|A bag of roasted grasshopper with chile.|
When I was in the fourth grade I remember studying the Karakawa Indians and learning that they ate insects such as grasshoppers. My ten-year old mind couldn't really fathom why someone would want to do that. It's interesting that my own ten-year old daughter doesn't think it's such a big deal. Why wouldn't we eat grasshoppers? They're an abundant and inexpensive source of protein. And they make great bar food!
I haven't seen any roasted grasshoppers for sale in the U.S. but they are still common in Mexico. I bought some from a street vendor outside the bank in Coatzacoalcos a couple of weeks ago. They were roasted and sprinkled with chile powder. The vendor had an enormous bag of them and I was trying to figure out how you harvest that many grasshoppers at once. He said they come from the corn fields (of which there are MANY in Mexico) but I forgot to ask how exactly they trap them. I'm curious about that.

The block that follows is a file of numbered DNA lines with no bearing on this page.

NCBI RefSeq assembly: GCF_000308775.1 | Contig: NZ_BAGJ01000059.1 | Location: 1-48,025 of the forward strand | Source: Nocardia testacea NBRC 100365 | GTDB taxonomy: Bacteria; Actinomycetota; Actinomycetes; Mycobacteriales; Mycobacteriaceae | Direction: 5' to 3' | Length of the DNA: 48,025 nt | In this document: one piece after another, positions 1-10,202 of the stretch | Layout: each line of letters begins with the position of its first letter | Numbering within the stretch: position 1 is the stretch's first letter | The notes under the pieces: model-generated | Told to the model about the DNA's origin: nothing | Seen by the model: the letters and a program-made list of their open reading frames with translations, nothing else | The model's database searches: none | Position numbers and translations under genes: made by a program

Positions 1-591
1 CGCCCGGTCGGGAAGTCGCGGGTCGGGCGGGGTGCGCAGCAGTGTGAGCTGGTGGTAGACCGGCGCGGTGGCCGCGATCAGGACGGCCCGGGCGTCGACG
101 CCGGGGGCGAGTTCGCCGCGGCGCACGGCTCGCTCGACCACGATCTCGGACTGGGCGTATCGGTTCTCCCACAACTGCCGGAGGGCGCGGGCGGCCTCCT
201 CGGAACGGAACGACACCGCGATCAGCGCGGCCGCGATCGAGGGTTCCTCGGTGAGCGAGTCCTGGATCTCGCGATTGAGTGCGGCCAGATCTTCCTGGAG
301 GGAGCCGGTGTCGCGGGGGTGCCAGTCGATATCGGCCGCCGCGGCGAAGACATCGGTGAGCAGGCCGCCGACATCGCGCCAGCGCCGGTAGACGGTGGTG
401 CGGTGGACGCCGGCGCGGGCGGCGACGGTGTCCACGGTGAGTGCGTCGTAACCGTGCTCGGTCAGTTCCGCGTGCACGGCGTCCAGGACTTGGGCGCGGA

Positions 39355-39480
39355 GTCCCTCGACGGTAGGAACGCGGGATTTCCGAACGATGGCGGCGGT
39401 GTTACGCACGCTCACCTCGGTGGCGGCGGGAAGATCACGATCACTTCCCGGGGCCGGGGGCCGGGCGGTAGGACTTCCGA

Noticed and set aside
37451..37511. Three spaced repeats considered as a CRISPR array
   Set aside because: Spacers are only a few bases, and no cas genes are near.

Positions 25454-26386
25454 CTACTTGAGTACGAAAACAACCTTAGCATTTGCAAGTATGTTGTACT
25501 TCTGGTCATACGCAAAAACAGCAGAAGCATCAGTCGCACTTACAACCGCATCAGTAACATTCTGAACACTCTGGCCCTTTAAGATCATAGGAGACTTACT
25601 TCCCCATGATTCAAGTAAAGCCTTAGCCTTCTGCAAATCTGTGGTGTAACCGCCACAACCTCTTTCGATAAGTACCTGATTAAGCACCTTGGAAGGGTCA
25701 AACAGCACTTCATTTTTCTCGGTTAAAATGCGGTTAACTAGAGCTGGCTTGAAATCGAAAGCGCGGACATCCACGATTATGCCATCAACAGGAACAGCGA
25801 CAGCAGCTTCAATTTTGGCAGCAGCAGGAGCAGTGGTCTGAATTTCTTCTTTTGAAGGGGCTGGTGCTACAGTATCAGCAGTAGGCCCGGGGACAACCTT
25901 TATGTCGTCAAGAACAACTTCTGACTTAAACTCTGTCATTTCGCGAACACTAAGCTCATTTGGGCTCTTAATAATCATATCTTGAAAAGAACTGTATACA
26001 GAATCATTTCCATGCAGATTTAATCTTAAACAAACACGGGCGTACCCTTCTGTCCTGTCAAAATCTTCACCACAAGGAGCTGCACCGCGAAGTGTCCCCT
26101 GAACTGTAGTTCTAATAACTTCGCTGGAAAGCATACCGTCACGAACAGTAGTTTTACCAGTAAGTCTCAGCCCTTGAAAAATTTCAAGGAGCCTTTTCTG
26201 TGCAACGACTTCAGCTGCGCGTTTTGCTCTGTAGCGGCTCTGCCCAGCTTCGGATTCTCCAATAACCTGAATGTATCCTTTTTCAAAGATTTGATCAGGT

|Two sizes of edible grasshoppers. I much prefer the small ones. The larger ones are softer, which I find gross.|
Little Sister ran over to sample the 'hoppers. She ate a few and deemed them 'okay' and then she was done.
Bless my adventurous eaters! I hope they will always have such open minds about food. We tend to limit ourselves too much to our own culture's ideas of what constitutes "food".